The Fresh Loaf

News & Information for Amateur Bakers and Artisan Bread Enthusiasts

Questions about bannetons.

Dave323's picture
Dave323

Questions about bannetons.

 


I am going to be buying some bannetons, both round and oval. My questions are these: 


 


As to size, they can be had anywhere from 6” to a huge 17”. Is my reasoning correct, that I can put smaller loaves in a large basket, and just not fill it, but I can’t stuff a large loaf in a small basket. So, my best bet would be to order, say, a 10.5“ basket rather than a 8” or 9” one? Money being, well, money, my goal is to NOT have the world’s largest banneton collection. :)


 


As to the liners ... when do you use the liner and when do you use the basket alone, dusted with flour?


 


Thanks for your help.


 


David


 

Chuck's picture
Chuck

...I can put smaller loaves in a large basket, and just not fill it,..


I'm leery. Baskets tend to be flat on the bottom. So a smaller amount of dough would just pancake into about the size of the bottom, but too thin. I personally would rather have enough different sizes of bannetons to more or less match all the different sizes of loaves I bake (maybe only a couple:-), rather than trying for "one size fits all".

dmsnyder's picture
dmsnyder

Get bannetons that are made for the size loaves you are likely to be baking. You won't regret it.


I find sizes that hold 1-1.5 lbs and 2-2.5 lbs of dough most useful. I also have a linen-lined round banneton that will accommodate 4-4.5 lbs of dough for miches and a coiled wicker brotform I use for rye breads of up to about 3 lbs of dough. I use the largest ones less often, but I'm happy I have them.


David

dwfender's picture
dwfender

Have you guys found any cheaper alternatives than an be used in place of bannatons?

Chuck's picture
Chuck

Any old basket will work, but unless there's a basket weaver living in your neighborhood or you have some other good local source of baskets, all these things are expensive. So you might as well get the real thing.


A couple sources frequently mentioned on TFL are The Lucky Clover Trading Company with one of the lowest prices  ...if their minimum order is acceptable to you, and SFBI/TMB as having one of the better selections of truly useful items. (After looking and choosing, you'll need to call SFBI/TMB on the telephone to actually place your order.) There are a couple other good sources too, which I can't remember at the moment...

Barbara Krauss's picture
Barbara Krauss

Towel-lined colanders are an inexpensive alternative to bannetons.  Of course you won't get the pretty designs, but they work just as well for rising.  Some people have also used plastic chip baskets, available for about a dollar each.  I flour a towel with a combination of rice and bread flour, line the colander, then place my dough in to rise.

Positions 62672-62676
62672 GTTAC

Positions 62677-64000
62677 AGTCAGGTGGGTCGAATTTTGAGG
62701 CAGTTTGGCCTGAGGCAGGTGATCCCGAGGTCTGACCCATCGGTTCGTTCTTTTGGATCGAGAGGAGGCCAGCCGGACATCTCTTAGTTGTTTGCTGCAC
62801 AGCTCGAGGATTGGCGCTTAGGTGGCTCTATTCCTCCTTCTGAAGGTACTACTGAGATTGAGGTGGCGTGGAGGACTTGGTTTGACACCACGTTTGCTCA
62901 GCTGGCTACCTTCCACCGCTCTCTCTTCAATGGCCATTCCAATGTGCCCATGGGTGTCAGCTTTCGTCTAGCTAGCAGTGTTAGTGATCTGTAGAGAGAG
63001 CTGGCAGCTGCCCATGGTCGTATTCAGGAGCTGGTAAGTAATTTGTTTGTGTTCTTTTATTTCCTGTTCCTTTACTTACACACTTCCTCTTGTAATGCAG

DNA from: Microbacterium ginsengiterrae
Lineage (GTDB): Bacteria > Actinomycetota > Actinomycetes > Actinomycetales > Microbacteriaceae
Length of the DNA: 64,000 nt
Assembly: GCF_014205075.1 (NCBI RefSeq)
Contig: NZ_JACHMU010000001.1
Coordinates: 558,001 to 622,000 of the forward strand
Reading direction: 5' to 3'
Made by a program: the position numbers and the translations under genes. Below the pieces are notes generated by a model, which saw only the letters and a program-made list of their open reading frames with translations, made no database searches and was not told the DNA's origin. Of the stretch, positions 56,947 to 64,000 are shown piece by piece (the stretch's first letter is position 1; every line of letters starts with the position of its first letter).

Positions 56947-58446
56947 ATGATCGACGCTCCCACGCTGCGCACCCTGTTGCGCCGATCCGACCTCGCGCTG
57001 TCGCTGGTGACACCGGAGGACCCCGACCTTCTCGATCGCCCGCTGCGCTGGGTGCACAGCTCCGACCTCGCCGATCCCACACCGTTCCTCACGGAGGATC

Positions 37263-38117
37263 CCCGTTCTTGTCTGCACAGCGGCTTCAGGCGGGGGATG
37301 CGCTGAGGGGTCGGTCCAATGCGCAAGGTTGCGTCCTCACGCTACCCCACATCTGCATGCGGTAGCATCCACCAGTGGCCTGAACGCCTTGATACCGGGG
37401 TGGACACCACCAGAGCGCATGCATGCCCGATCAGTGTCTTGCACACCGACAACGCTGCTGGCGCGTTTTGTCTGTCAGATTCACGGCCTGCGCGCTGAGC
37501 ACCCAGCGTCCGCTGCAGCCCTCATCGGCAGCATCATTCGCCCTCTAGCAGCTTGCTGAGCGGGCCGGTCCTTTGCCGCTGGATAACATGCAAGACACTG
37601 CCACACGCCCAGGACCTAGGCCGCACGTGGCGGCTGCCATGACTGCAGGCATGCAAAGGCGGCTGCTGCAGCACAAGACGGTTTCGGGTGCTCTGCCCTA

Dave323's picture
Dave323

Thanks, Barbara. I REALLY appreciate this tip. I tried it yesterday. I lined a stainless steel colander with parchment, then let my italian bread rise in that, covered by a damp linen towel. After it almost doubled in size, I scored it and shoveled it into a 500 degree, steamed oven, still in the colander and turned it down to 400.  The oven spring was amazing. After 10 minutes I took it out of the colander and let it finish right on the stone. After 20 minutes I removed the steam and baked for another 25 minutes. What a great way to bake a boule! Thick, crispy crust that sang nicely as it cooled. Great crumb, somewhat open, just the way we like it. Sorry, camera down. Will try to post pics at a later time.


 


Thanks again.


 

Barbara Krauss's picture
Barbara Krauss

Hi Dave,


So happy I could help.  Thanks so much for letting me know!


Barbara

Busche74's picture
Busche74

I searched around and bought my bannetons from www.breadtopia.com.  I think their prices are pretty fair.  I have been using them for 2 yrs and they are nice quality.  I agree that it probably makes sense to buy a size that will work for the loaves you are making....I do not use  a liner,I just flour the banneton with a mixture of rice and wheat flours- I love the designs that are imprinted from the flour onto the bread.  Early on I used any basket I had and used linen like fabric as a liner- this was extremely affordable and worked great...however I don't think I would try "any old basket" without the use of a liner

Dave323's picture
Dave323

 


I appreciate all the advice. That’s why I asked all of you - I trust your opinions. Looks like I will buy bannetons in multiple sizes instead of going the “cheap” route of one size fits all  :)


 

michael p's picture
michael p

http://www.brotform.com/zencart/ is where I got mine a few weeks ago - one for about $21 delivered, and it worked out great:

MNBäcker's picture
MNBäcker

Dave,


here's another idea: when I was working in Germany, we'd use the large bannetons for two smaller loaves. You just put them in side by side, proof and bake together and then "break" the two loaves apart after baking. You'll have an open end on each smaller loaf, but if you don't care about those asthetics, this might be another thing to consider.


Stephan